* * * * *

(3) Only those methodologies that are feasible and reliable for a particular incident and type of damage to be measured shall be utilized. The authorized official should consider the following factors to evaluate feasibility and reliability of methodologies. Each factor, however, may not be applicable to every case. The authorized official shall document the consideration of relevant factors in the Report of Assessment:

(i) Is the methodology capable of providing information of use in determining the restoration cost or compensable value appropriate for a particular natural resource injury?;

(ii) Can the methodology be implemented at a reasonable cost, as that term is used in this part?;

(iii) Does the methodology avoid double counting or allow any double counting to be estimated and eliminated in the final damage calculation?;

(iv) Is the methodology cost-effective, as that term is used in this part?;

(v) Does the methodology address the particular natural resource injury and associated service loss in light of the nature, degree, and spatial and temporal extent of the injury?;

(vi) Has the methodology been subject to peer review, either through publication or otherwise?;

(vii) Does the methodology enjoy general or widespread acceptance by experts in the field?;

(viii) Is the methodology subject to standards governing its application?;

(ix) Are methodological inputs and assumptions supported by a clearly articulated rationale?;

(x) Are cutting edge methodologies tested or analyzed sufficiently so as to be reasonably reliable under the circumstances?

* * * * *

(c) Compensable value. (1) Compensable value is the amount of money required to compensate the public for the loss in services provided by the injured resources between the time of the discharge or release and the time the resources are fully returned to their baseline conditions. The compensable value can include the economic value of lost services provided by the injured resources, including both public use and nonuse values such as existence and bequest Start Printed Page 11087values. Economic value can be measured by changes in consumer surplus, economic rent, and any fees or other payments collectable by a Federal or State agency or an Indian tribe for a private party's use of the natural resources; and any economic rent accruing to a private party because the Federal or State agency or Indian tribe does not charge a fee or price for the use of the resources. Alternatively, compensable value can be determined utilizing a restoration cost approach, which measures the cost of implementing a project or projects that restore, replace, or acquire the equivalent of natural resource services lost pending restoration to baseline.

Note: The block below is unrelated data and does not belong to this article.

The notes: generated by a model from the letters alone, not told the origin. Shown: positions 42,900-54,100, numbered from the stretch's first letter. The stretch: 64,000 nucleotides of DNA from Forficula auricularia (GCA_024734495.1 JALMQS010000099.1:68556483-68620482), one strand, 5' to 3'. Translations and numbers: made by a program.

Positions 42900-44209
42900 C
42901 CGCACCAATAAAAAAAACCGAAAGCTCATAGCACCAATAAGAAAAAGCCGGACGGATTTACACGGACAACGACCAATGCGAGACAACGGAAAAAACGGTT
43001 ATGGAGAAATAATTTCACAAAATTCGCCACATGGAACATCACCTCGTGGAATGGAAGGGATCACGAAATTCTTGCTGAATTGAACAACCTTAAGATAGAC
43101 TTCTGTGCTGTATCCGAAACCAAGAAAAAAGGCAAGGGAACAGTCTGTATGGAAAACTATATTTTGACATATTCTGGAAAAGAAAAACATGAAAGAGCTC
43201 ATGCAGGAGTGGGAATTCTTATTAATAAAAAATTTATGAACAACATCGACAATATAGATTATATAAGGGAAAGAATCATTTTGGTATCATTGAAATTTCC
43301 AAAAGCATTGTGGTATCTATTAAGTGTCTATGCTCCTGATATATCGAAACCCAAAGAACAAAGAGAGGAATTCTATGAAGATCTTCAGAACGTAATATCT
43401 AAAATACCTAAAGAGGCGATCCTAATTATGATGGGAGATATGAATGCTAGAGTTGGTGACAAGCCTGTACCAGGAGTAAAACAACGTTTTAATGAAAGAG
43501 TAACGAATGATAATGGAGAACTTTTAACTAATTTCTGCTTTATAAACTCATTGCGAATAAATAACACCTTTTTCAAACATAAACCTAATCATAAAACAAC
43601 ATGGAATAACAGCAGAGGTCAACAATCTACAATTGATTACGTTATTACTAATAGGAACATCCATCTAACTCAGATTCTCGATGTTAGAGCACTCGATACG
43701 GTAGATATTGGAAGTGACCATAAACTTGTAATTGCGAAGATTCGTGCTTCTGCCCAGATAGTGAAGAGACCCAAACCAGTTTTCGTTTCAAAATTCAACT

(i) Use value is the economic value of the resources to the public attributable to the direct use of the services provided by the natural resources.

(ii) Nonuse value is the economic value the public derives from natural resources that is independent of any direct use of the services provided.

(iii) Restoration cost is the cost of a project or projects that restore, replace, or acquire the equivalent of natural resource services lost pending restoration to baseline.

(2) Valuation methodologies. The authorized official may choose among the valuation methodologies listed in this section to estimate appropriate compensation for lost services or may choose other methodologies provided that the methodology can satisfy the acceptance criterion in paragraph (c)(3) of this section. Nothing in this section precludes the use of a combination of valuation methodologies so long as the authorized official does not double count or uses techniques that allow any double counting to be estimated and eliminated in the final damage calculation.

Type of methodologyDescription
(i) Market priceThe authorized official may determine the compensable value of the injured resources using the diminution in the market price of the injured resources or the lost services. May be used only if:
(A) The natural resources are traded in the market; and
(B) The authorized official determines that the market for the resources, or the services provided by the resources, is reasonably competitive.